Feb 24, 2024
HIST& 215 - Women in U.S. History Credits: 5
A survey of women’s lives and gender systems in US history from the Civil War to the present. Explores topics from women’s participation in politics, social roles, labor and family history. Course focuses on diverse experiences based on race, social class, sexual orientation and religion.
Enrollment Requirement: Eligible for ENGL& 101 or instructor consent.
Satisfies Requirement: Social Science and Diversity
Students who successfully complete this class will be able to:
- Identify and describe gender as an analytic category in the study of US History to the present, including historical phenomena such as the construction of gender roles (feminine and masculine), religious beliefs and practices, race, social class, and sexual identities.
- Identify and explain the major contours of women’s history in the US up to the present in regard to matters such as: family life, reproduction and health, sex and sexuality, race and ethnicity, education, labor, politics, and religion.
- Demonstrate knowledge of how women helped shape and were shaped by major historical episodes in US History such as the American Revolution, Civil War, Reconstruction, Progressive Age, economic depressions and world wars, cultural and racial upheavals of the 50s and 60s to present.
- Analyze how historical developments have various effects on people based on one or more of the following areas: geographical location, race, ethnicity, cultural traditions, gender and class.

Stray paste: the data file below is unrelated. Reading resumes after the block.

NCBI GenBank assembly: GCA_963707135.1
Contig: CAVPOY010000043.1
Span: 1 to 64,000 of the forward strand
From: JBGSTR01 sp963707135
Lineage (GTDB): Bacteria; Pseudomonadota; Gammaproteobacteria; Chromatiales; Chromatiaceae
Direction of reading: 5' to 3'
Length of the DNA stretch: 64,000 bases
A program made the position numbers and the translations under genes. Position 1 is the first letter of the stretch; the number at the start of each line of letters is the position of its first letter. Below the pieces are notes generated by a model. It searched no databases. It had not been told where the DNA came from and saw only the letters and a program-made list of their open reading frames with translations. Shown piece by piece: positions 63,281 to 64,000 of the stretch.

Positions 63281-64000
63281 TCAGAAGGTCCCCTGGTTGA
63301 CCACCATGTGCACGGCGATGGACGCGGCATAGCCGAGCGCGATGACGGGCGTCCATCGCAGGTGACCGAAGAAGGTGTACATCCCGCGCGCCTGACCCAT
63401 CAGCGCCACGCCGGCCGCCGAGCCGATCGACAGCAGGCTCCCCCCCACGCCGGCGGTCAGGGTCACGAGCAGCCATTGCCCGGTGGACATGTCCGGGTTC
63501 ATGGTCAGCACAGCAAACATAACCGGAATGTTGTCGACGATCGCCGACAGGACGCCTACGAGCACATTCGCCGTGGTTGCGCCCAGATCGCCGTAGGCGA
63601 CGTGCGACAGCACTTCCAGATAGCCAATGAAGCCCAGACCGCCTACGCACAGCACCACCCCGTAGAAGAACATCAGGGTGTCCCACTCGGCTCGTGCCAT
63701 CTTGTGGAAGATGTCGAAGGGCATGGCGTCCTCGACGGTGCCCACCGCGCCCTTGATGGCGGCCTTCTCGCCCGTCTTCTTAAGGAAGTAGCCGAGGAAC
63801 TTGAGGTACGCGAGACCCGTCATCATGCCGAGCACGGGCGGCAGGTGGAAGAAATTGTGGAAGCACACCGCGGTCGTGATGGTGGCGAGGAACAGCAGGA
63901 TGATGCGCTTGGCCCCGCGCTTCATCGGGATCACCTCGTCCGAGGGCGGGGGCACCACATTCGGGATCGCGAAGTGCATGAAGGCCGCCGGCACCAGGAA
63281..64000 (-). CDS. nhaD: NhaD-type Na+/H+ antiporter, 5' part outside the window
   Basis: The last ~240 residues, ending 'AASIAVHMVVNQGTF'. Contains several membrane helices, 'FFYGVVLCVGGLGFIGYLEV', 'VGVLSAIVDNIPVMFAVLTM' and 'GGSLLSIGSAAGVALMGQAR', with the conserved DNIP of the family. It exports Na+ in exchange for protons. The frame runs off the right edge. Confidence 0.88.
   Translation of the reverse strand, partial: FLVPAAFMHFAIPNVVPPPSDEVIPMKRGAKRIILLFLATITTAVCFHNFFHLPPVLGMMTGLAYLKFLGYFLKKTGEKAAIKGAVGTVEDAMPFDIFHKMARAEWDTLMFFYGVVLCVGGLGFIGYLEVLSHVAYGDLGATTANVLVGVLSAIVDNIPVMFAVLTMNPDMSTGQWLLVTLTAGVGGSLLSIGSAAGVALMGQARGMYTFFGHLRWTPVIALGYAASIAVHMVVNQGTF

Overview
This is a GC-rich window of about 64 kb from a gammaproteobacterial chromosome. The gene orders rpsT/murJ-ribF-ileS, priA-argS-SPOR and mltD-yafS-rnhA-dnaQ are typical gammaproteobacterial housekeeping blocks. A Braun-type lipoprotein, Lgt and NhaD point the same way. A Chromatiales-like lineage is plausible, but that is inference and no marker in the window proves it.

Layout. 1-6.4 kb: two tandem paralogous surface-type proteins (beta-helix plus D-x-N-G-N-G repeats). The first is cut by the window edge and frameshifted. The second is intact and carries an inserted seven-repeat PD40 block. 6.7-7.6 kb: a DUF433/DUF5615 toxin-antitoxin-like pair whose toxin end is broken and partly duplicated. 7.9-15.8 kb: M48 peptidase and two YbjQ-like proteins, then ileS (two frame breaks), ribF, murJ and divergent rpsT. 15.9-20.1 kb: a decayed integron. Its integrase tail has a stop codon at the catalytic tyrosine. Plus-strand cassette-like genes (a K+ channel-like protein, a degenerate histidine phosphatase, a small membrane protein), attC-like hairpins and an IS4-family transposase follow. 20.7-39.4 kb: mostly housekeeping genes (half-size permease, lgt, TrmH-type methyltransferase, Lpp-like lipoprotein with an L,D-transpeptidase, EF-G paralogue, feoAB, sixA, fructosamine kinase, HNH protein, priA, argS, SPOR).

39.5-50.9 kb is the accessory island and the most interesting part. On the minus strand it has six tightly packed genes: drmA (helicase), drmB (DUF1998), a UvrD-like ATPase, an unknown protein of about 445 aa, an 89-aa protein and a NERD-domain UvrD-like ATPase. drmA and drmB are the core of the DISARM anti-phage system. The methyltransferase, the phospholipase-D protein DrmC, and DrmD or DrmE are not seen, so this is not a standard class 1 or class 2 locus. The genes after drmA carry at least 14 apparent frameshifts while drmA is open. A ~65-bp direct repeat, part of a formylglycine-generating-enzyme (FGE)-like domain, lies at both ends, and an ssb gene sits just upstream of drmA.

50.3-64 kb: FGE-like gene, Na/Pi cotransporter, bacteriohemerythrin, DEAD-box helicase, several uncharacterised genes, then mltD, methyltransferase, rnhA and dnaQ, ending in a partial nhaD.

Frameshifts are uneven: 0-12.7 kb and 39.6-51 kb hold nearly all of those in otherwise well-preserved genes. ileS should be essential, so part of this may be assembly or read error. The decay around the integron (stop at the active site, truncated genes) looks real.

- Distinguish between opinions, facts, and evidence-based interpretations.
- Critical Thinking - Critical thinking finds expression in all disciplines and everyday life. It is characterized by an ability to reflect upon thinking patterns, including the role of emotions on thoughts, and to rigorously assess the quality of thought through its work products. Critical thinkers routinely evaluate thinking processes and alter them, as necessary, to facilitate an improvement in their thinking and potentially foster certain dispositions or intellectual traits over time.
- Responsibility - Responsibility encompasses those behaviors and dispositions necessary for students to be effective members of a community. This outcome is designed to help students recognize the value of a commitment to those responsibilities which will enable them to work successfully individually and with others.
- Quantitative and Symbolic Reasoning - Quantitative Reasoning encompasses abilities necessary for a student to become literate in today’s technological world. Quantitative reasoning begins with basic skills and extends to problem solving.
- Written Communication - Written Communication encompasses all the abilities necessary for effective expression of thoughts, feelings, and ideas in written form.
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